A corrupt sheriff in Damon County named Dan Wheeler (Vic Morrow) arrests Ben Richards (Christopher George) on trumped charges for hitchhiking, and takes him to the county jail.
There, the sheriff makes Ben “work off” his debt, at a rate of fifty dollars a day.
Ben tries to help other inmates on the work crew, but they are all terrified of the sheriff. He even kills one inmate, an alcoholic named Charley (Jerry Ayres).
Soon, Ben learns that Wheeler is illicitly funneling money to a pet project, Wheeler Park for children. He is also forcing a single-mother, Clarice (Collin Wilcox Horne) to be his lover.
Ben must escape from custody before Fletcher and his men show up, help extricate Clarice from her situation, and put the corrupt Sheriff away for good.
Three weeks; three romances.
That’s my motto for The Immortal (1970 – 1971) this week, and for the episode, “The Rainbow Butcher.” Once more, Ben Richards gets involved, at least a little, with a beautiful woman who needs help. This time that woman is one who has become -- the episode implies -- a corrupt sheriff’s sexual slave. She wants Ben to stay with her, after the sheriff is arrested.
But the road beckons, and Ben has to leave.
And therefore, the man-on-the-run format is revealed fully as a male sexual fantasy. Here, a “special man” gets to romance a different woman in every port, or city, and owes her nothing, afterwards. He’s “got to be free” and move on, after all. His life is at stake, right?
Some the women are but momentary sexual conquests, but the man has no responsibility to them beyond the responsibility of the moment. Please notice that, as far as I have seen in my research, there have been no “woman on the run” TV series.
Only men get this gig.
The key virtue of “The Rainbow Butcher” is the presence of the late, great Vic Morrow as Sheriff Wheeler. The actor creates a character here who is fun to hate, and the best “villain of the week” we have seen so far on the series (at least since the pilot movie).
Sure, Fletcher and his goons are always on the hunt, but Wheeler is a corrupt murderer who will do anything to get his way, and to meet his desires. He’s such a creepy guy. The corrupt lawman is a well-worn trope, perhaps, but in Morrow’s hands, the character is more memorable (and by that I mean more despicable) than the average cliché. The episode is compelling enough that you really come to hate the guy, and want to see him fall.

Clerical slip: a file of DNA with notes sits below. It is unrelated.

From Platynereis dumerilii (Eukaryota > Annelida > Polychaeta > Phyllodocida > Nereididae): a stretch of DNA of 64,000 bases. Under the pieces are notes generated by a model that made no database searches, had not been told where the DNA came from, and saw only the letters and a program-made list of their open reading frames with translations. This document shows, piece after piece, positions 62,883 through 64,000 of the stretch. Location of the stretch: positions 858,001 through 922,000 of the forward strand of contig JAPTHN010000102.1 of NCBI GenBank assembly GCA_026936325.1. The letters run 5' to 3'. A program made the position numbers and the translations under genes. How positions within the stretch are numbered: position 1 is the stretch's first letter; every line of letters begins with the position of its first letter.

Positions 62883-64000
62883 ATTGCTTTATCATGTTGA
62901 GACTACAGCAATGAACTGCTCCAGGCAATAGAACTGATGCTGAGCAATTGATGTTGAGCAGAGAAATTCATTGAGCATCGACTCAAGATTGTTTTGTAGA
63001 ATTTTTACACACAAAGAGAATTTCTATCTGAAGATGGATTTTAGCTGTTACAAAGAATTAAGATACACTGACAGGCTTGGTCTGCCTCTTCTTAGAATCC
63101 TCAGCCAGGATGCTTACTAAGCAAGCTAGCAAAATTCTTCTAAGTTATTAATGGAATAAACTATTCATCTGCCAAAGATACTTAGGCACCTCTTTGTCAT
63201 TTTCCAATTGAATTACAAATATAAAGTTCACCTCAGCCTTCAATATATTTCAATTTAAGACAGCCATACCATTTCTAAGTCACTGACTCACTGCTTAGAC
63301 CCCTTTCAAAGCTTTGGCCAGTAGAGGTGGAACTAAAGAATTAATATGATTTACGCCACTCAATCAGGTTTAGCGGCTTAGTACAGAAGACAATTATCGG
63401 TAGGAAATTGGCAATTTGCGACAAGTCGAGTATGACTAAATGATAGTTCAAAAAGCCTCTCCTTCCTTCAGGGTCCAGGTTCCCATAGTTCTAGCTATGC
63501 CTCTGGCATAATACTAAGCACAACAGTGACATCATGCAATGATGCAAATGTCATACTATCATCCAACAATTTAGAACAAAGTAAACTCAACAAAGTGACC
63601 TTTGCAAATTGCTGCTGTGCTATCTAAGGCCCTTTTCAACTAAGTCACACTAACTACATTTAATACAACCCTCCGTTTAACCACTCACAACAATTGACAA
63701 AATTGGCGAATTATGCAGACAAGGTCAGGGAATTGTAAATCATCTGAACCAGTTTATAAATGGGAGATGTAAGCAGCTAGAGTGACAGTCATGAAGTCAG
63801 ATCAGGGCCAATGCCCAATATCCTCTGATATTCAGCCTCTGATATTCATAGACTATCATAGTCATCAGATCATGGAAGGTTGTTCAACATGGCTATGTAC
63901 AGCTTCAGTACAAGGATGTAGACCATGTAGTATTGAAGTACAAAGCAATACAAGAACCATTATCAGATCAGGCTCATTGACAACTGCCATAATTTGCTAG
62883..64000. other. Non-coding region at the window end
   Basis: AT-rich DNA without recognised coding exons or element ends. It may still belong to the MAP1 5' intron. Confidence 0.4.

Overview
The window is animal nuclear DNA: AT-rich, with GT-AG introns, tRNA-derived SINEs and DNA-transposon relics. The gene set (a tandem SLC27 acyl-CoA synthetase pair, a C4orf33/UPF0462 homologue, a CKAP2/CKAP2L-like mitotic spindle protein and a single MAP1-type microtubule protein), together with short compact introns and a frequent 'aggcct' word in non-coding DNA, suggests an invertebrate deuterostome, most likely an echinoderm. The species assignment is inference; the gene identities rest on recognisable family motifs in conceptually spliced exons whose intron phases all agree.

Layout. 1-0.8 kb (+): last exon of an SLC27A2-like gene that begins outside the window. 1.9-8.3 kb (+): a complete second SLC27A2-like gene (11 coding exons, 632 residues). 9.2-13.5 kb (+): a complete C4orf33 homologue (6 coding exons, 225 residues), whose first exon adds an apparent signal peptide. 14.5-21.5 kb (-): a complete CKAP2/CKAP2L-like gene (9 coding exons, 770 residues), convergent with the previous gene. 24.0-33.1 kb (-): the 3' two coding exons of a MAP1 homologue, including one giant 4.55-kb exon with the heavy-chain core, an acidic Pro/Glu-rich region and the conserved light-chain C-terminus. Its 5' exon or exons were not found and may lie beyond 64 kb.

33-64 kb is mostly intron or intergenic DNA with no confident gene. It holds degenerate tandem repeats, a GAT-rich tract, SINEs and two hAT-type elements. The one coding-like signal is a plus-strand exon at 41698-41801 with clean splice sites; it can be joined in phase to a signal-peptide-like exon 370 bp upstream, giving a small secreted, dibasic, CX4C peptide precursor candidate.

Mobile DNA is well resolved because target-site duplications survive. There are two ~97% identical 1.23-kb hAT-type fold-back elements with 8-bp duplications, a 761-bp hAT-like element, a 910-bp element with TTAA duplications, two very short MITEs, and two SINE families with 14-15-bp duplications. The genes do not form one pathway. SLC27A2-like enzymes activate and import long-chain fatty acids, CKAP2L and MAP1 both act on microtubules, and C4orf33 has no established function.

The character of Wheeler also excavates another quality of the man-on-the-run format: the corrupt establishment. Clearly, this character, and indeed the format, are an outgrowth of the Western genre. A lone stranger arrives in town (think Clint Eastwood, or Christopher George, here) and cleans it up, freeing a subjugated or terrorized populace and then restoring justice.
Then, just as is the case in the Western format, the lone protagonist (often a mystery man, again, like Ben Richards), goes on his merry way, refusing to stay and become part of the community he saved.
If anything consistently disappoints about this series, however, it is the generic nature of Ben Richards. He’s just a “good guy” with “good looks” (a healthy libido too…) who is a “good Samaritan.”
Perhaps Richards is so assiduously maintained as so generic a character because it is easier for the men in the audience to identify with him; to imagine themselves in his place. If he were too distinct, too unusual, to individualized, I suppose identification would be more difficult.
Yet, as he stands, Ben is a bit of a bland protagonist. He can drive, he can run, he can fight, and he can romance the ladies. But how does that make him different, for instance, from David Vincent (in The Invaders) or Richard Kimball (in The Fugitive)? Intriguingly, I think a case could be made that Bill Bixby, in The Incredible Hulk (1978-1981) imbued his man-on-the-run series with a more distinctive protagonist. He projected a more thoughtful, individual quality than some of the alpha men who have taken on this role (Roy Thinnes, David Janssen, Judson Scott, Christopher George, etc.)
I believe every word I have written here is true and accurate, and yet, I must confess, “The Rainbow Butcher” manages to prove compelling. I don’t know exactly how or why that is true. Everything that happens here is entirely predictable.
Perhaps it is something inherent in the professionalism of the production, or the sheer villainy of the evil sheriff. But again, even an episode of The Immortal that feels formulaic emerges as wholly entertaining. Perhaps it is just the simplicity of the characters and their situations. There is elegance, and even relief, in that simplicity.
Next week: “Man on a Punched Card.”